What is an open bridging loan?
Open loans have no fixed repayment date. The lender will often give a year to settle repayment, but it can be longer based on individual circumstances.
What are regulated bridging loans?
Regulated loans are regulated by the FCA while unregulated ones are not. Put simply - a regulated bridging loan is a loan that is secured against a property that the borrower (or their immediate family) currently or intends to occupy.
What are unregulated bridging loans?
Unregulated bridging loans are unregulated when the secured property is for an investment or business purpose and is not a person's primary residence.
What is a first charge bridging loans?
A first charge bridge loan is a loan on a residential or commercial property. In the case of a first charge, the lender will take precedence and first rights on the property. This means that the property could be sold by way of repossession to recover the value of the loan and any associated costs should default occur.
What is a second charge bridging loan?
Second charge bridging loans on residential and commercial property allows you to borrow money, providing there is enough equity whilst leaving your existing first charge in place. A second charge loan applies if you already have a loan secured against a property that already has an outstanding mortgage. For property improvements such as extensions, you would likely need to take out a second charge bridging loan if you already have a mortgage on the property. The distinction lets the lender know who has priority in the repayment if you can’t pay off the loan by the end of the term.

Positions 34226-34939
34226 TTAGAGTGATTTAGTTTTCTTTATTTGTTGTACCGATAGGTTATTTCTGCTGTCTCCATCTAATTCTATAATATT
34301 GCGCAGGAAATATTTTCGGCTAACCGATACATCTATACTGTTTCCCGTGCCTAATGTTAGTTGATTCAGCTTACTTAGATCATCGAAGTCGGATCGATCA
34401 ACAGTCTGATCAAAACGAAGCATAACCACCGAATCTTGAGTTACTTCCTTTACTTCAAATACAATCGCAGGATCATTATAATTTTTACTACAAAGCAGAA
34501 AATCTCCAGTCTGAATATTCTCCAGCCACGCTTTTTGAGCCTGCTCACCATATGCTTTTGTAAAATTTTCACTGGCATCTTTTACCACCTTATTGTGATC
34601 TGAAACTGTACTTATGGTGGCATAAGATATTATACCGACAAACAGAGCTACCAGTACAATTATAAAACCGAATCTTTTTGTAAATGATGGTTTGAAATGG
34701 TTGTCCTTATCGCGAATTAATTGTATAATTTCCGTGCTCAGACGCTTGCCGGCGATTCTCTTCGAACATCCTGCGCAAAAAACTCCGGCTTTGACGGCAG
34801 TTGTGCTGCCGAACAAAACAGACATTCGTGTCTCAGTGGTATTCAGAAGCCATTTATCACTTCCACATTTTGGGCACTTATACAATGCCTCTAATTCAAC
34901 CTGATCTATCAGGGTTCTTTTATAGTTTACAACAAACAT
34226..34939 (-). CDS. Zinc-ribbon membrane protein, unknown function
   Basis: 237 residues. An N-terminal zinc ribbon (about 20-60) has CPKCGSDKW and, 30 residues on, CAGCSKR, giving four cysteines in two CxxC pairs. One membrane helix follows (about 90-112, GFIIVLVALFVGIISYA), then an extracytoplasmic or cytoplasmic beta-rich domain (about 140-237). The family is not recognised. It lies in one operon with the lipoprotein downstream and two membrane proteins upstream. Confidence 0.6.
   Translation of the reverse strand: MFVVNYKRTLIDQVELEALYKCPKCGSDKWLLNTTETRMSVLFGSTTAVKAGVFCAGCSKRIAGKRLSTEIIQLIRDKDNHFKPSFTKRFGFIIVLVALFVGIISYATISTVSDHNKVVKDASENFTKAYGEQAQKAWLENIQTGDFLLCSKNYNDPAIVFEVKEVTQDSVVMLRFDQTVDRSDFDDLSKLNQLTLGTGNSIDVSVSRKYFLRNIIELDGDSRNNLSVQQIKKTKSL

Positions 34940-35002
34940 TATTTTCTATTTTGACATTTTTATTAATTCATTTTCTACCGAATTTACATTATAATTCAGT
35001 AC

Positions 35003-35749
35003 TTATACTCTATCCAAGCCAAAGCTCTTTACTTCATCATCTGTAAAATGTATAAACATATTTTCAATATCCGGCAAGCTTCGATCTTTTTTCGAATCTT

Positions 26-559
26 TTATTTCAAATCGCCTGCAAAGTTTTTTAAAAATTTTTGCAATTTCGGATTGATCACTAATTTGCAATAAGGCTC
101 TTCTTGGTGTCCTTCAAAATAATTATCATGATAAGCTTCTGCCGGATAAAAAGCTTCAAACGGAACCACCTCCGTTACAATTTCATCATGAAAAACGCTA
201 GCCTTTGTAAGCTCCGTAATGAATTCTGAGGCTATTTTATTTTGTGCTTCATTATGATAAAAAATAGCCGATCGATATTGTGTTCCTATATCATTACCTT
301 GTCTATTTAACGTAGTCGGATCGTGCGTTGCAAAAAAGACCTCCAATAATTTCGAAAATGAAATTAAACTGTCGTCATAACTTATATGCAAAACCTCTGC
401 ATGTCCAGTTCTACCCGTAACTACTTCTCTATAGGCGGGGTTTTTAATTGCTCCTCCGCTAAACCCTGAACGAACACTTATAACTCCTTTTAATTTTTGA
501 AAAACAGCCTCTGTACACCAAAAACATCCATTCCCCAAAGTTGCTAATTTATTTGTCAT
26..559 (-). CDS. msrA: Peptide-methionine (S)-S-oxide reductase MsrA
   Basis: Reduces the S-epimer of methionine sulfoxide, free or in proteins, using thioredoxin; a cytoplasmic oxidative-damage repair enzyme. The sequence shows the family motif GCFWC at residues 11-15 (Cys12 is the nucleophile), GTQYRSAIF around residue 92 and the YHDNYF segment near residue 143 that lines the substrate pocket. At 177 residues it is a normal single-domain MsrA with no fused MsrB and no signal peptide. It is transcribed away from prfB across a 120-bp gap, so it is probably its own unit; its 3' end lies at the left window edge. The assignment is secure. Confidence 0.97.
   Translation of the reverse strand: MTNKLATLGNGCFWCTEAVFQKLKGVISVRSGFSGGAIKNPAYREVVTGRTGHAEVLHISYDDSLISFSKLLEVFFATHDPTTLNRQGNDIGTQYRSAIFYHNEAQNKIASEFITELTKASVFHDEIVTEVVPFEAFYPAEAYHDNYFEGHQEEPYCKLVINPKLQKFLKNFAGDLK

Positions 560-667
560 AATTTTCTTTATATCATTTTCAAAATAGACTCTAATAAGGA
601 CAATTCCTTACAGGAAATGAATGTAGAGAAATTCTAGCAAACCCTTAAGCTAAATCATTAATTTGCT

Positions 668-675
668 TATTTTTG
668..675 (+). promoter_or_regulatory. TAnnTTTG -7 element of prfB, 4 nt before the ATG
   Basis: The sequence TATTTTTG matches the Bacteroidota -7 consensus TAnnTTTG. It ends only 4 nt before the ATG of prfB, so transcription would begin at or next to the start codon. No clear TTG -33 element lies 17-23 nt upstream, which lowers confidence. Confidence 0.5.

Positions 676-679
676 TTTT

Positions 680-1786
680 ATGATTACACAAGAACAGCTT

Is a bridging loan right for me?
Before you get started on your bridging finance journey you will need to evaluate if the finance option is best for you.
- Do you want to borrow between £100,000 and £10 million?
- Do you know how much your current property is worth?
- Do you have an idea of how long you’d like to borrow for?
If you answered yes to these questions, then a bridging loan could be right for you. There’s just one more question…
- Do you have a mortgage on your current home?
If you have a mortgage on a property, it can affect the type of loan for you and the legal charge, as well as the amount you can borrow. However, this can be discussed when liaising with potential lenders.
How can TAB help with bridging finance?
Whether you’re buying a new home, expanding a business, or about to undertake a development project you will want to secure bridging finance that is suitable for your needs. Furthermore, you will want a lender that provides a simple process and that has years of experience. This is where TAB can help.
Our experts are ready to help you make the most of a bridging loan and we will take the time to match your project with the right investor. Call us today on 0208 057 9070 or email email@example.com.
TAB is not authorised by the Financial Conduct Authority and TAB loans are unregulated. You will have no access to the Financial Ombudsman Service (FOS). Any property used as security is at risk of repossession if you do not keep up with your payments. If you are unsure of the risks, you are advised to obtain appropriate professional advice.